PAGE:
Friday, May 1, 2009

Congrats Sr. Mary Scullion, RSM, SJC '76

Congratulations Sr. Mary! A proud alumna of St. Martin of Tours Parish in the Oxford Circle section of Northeast Philadelphia, Little Flower Catholic High School for Girls, and St. Joseph's University, class of 1976.

Sr. Mary was also the first female recipient of St. Joseph's University's highest honor... the Shield of Loyola, in 1999. (and she's a buddy of Jon BonJovi)
To find out more click Project H.O.M.E

By GLORIA CAMPISIPhiladelphia Daily News 215-854-5935

Sister Mary Scullion, the daughter of Irish immigrants who grew up in Irish enclave in Oxford Circle, entered the convent at 19.

A member of the Sisters of Mercy, she taught parochial school, but it wasn't until she helped, in 1976, with the opening of Mercy Hospice, a shelter in Center City for homeless women and children, that she found her true calling.

Scullion was permitted to come to Mercy Hospice full time in 1978 and that mission set her on the path to becoming what some have called Philadelphia's "saint," a description the she angrily dismisses.

Despite her down-to-earth manner, Scullion, 55, has worked wonders in Philadelphia's homeless world, so much so that she has just been chosen one of Time magazine's "World's Most Influential People" of 2009.

"More than 95 percent of those who cycle through" the homeless program Scullion started with another woman, Joan McConnon, "have never returned to life on the streets - a success rate that has made the program a model for dozens of other U.S. cities," Elizabeth Gilbert, the author of the book "Eat, Pray, Love," wrote in an article about Scullion in the current issue of Time.
According to a published biographical sketch, Scullion's social conscience was fired by the 41st Eucharistic Congress in 1976, held in Philadelphia and attended by one million pilgrims from 100 countries.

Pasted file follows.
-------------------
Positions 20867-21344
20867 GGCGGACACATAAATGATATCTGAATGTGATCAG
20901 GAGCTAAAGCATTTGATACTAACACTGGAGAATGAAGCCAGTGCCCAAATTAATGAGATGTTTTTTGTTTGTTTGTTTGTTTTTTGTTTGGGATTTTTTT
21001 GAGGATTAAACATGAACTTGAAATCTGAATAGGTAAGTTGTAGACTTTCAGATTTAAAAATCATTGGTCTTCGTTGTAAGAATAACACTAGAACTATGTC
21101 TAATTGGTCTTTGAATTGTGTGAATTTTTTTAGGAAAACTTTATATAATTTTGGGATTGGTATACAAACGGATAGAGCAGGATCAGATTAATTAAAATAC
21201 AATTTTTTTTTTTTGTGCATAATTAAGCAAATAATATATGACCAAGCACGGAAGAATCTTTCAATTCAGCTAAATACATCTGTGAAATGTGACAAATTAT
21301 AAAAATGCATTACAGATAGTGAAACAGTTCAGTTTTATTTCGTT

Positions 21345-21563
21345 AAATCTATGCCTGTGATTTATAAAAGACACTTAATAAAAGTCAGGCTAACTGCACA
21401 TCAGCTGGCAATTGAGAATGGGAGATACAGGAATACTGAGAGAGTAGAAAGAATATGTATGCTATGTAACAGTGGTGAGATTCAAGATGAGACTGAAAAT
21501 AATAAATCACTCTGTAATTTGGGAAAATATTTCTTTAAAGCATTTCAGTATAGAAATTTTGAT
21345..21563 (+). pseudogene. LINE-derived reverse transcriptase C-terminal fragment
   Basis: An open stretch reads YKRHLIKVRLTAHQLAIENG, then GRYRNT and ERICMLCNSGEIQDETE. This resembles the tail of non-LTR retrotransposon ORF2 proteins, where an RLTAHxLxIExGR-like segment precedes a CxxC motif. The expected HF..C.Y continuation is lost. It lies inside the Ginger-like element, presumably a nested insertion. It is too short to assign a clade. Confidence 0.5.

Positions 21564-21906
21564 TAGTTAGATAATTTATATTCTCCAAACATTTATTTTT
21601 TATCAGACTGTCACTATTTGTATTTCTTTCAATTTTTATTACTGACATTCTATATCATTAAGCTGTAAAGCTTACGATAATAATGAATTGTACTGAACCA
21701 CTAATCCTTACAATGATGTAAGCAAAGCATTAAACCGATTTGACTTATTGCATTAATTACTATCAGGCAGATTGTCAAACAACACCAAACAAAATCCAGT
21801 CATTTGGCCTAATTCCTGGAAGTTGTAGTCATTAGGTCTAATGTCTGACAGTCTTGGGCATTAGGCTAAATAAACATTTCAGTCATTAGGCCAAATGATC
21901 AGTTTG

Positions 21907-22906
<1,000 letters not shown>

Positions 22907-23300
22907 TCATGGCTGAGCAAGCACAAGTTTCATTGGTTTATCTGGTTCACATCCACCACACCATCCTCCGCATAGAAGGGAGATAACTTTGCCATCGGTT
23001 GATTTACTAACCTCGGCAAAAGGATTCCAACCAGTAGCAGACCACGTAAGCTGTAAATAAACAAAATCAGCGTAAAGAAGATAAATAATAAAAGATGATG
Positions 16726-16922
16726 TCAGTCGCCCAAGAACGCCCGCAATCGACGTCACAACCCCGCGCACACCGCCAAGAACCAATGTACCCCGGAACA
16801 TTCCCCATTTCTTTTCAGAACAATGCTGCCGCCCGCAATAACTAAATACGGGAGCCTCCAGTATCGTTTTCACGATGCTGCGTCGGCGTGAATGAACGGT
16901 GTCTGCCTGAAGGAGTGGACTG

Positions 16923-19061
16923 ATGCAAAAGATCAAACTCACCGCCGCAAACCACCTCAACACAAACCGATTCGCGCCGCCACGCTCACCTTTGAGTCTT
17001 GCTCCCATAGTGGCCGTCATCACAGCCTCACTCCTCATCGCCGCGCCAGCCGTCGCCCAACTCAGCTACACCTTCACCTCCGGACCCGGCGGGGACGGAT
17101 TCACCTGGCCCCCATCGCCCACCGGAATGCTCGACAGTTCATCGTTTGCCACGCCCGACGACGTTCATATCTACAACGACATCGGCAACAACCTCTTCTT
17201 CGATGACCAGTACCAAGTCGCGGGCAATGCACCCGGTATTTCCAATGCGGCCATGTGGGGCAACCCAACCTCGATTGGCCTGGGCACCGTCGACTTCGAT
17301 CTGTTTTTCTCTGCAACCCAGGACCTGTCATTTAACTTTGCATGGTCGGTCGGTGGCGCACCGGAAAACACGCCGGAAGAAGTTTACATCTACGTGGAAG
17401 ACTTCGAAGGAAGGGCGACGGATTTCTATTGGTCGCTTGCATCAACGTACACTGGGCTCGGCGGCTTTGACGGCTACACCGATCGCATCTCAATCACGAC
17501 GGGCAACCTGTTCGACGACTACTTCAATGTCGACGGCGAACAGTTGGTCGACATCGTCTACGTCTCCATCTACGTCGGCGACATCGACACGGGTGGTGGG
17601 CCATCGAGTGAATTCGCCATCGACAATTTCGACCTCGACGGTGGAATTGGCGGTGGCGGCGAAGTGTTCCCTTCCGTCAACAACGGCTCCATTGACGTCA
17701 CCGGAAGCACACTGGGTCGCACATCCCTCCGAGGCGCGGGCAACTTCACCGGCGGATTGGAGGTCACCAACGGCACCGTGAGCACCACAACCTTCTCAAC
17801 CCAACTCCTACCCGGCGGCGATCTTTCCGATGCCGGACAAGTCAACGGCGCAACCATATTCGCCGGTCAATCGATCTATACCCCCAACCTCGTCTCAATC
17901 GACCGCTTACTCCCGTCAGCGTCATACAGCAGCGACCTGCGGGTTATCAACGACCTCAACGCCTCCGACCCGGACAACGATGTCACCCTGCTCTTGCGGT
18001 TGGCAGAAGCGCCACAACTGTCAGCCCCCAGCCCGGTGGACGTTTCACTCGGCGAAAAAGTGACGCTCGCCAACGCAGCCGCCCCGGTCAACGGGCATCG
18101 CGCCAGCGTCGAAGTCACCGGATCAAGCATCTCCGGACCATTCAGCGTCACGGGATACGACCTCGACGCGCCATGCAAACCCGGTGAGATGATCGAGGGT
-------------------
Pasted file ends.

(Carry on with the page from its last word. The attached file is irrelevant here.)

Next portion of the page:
Among them were Mother Teresa and Dorothy Day, a well known Communist and co-founder of the Catholic Worker.

Known for her sense of humor and, now and then, a swear word or two, Scullion said she was "profoundly grateful" for being chosen by Time but accepted the honor "on behalf of the entire community of people committed to ending homelessness.

"Even while the nation and the city face tough economic times, this is an opportunity for us to make great progress," she said.

"We can't accept that our government can pour billions of dollars into failing corporations like AIG and not be able to fund permanent supportive housing which not only saves lives, but over time saves money."

Philadelphia has one of the lowest rates of people living on the streets among the country's largest cities, about 600, she said. "We are so proud of Sister Mary," Mayor Nutter said.
"Her quiet dignity belies her willingness to speak up for the voiceless and fight for those who cannot stand up for themselves."

The Lord isn’t the only one who works in mysterious ways. So do rock stars. One day a couple of years ago, Sister Mary Scullion — earthy yet spiritual co-founder of Philly’s celebrated Project H.O.M.E., and herself something of a rock star in social services circles — was concluding a public meeting about homelessness in North Philly when she was approached by a man who introduced himself as “O.B.” He was impressed with what he heard about Project H.O.M.E., which strives to help the poor and homeless become independent, and he wondered if Sister Mary might be able to tell him more. Sister Mary is not the type to say no — either to people in need or to people who might be able to help people in need — and so a few days later she took this … O.B. … on a tour of what her outfit has been up to for the past 20 years — its community center and café (staffed by the homeless) on Fairmount Avenue, its street outreach projects, its recently completed Honickman Learning Center.